Although Donald Trump's presidency has been deemed a gift to late-night comedians in general and Stephen Colbert in particular, the CBS late-night host said he would be happy to have done without it.
"I love my country more than I love a good joke," Colbert said, during an appearance Saturday at the TV Critics Association tour to promote his new Showtime series, "Our Cartoon President," an animated parody of what transpires inside the Trump White House.
With his tart Trump-focused monologues, Colbert's "Late Show" has vaulted atop the ratings in total viewers since Trump's election. "Our Cartoon President," meanwhile, will premiere Feb. 11 -- after an online preview on Jan. 28, two days before the State of the Union address -- having been spun out of an animated version of Trump featured on Colbert's late-night program.
The new show, the producers noted, will seek to avoid the vagaries of the news cycle by focusing in a broad, satirical way on the characters who inhabit the White House and their interactions.
Colbert described it as, "The relationships you imagine they have, animated," joking in regard to the controversial new book "Fire & Fury," "I think [author] Michael Wolff stole all 10 episodes to write that damn book of his."
Colbert noted that he was "well aware" of how quickly things can change in regard to the current administration, citing how frequently he has to amend or throw out large chunks of his nightly material. While the animated show is equipped to react to topical matters, Colbert stressed, "The purpose of the show is not to respond to the references of today's news cycle."
Colbert also dismissed a question as to whether creating a sitcom version of Trump would in any way normalize his behavior. "I don't think we're complimenting him by making a cartoon out of him," he said. Another Trump-themed satire, "The President Show," already airs on Comedy Central.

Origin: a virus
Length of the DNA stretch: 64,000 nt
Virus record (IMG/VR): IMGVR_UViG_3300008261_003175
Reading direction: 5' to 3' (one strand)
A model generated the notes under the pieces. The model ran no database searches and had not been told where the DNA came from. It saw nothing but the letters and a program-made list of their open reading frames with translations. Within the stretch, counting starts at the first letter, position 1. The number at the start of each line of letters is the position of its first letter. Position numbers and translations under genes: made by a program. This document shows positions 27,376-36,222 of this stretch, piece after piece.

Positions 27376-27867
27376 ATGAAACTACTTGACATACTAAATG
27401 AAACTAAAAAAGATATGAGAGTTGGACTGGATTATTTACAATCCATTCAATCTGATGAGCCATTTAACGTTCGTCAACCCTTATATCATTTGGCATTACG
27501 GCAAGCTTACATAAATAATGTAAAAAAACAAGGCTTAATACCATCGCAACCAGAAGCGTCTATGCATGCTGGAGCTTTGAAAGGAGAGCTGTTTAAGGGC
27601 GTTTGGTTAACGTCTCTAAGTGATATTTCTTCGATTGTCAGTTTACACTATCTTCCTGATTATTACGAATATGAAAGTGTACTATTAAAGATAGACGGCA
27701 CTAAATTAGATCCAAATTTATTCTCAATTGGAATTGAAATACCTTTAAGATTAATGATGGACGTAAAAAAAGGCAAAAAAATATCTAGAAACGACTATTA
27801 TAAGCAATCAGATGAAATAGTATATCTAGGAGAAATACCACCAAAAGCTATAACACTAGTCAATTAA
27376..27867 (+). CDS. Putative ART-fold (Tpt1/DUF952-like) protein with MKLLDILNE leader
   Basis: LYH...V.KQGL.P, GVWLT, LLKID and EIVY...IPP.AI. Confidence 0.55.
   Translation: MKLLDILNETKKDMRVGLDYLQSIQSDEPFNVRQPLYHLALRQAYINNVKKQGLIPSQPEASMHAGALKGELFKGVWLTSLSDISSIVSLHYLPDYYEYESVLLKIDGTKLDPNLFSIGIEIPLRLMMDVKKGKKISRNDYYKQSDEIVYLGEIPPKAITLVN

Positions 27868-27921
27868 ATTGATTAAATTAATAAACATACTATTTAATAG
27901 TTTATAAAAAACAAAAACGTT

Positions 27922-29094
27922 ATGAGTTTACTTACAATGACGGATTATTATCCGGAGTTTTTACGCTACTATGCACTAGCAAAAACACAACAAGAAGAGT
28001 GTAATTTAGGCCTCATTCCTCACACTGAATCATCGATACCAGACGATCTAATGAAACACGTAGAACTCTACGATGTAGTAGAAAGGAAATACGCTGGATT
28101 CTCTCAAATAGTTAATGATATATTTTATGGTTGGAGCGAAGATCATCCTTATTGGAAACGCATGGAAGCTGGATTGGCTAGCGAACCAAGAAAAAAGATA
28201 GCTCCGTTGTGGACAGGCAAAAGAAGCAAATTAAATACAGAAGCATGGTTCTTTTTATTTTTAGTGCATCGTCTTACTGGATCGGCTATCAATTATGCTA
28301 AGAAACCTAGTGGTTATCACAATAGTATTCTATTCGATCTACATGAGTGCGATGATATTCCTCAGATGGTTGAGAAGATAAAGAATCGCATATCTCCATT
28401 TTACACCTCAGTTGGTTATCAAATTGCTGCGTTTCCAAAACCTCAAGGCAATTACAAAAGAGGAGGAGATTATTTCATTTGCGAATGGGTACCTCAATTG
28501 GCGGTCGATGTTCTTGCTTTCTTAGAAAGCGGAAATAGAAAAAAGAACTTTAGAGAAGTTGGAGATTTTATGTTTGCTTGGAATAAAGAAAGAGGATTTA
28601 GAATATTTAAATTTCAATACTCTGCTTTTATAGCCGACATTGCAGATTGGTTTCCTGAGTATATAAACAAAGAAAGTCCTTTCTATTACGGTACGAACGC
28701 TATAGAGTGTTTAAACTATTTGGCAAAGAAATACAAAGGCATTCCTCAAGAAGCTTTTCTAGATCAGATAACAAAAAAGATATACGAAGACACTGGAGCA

Showtime's promo for the program spoofed the president's penchant for hyperbole, calling the yet-to-premiere series "The Highest-Rated Show of All Time."
Addressing the competitive landscape generally, Showtime president David Nevins insisted in a separate session that it's "a fantastic time to be working in television," at least for those seeking opportunities to work and companies able to adapt to meet the industry's challenges.
"Content, and the demand for it, is in full flower," he said, citing an explosion of production thanks in part to "our friends from the tech world," with companies like Amazon, Apple and Google entering the production business.
Separately, Showtime said it will again partner with documentarian Laura Poitras on her latest project, "XY Chelsea," featuring court-martialed whistleblower Chelsea Manning. Poitras directed the Edward Snowden doc "Citizenfour" and "Risk," about WikiLeaks founder Julian Assange, the latter of which also premiered on the pay channel after a theatrical run.
Plans for the Manning documentary were previously unveiled at the Cannes Film Festival in May. "XY Chelsea" will be directed by Tim Travers Hawkins, with Poitras serving as producer.
Showtime also announced a May 27 premiere date for "The Fourth Estate," its four-part docu-series set inside the New York Times, examining the paper's coverage of the Trump administration's first year.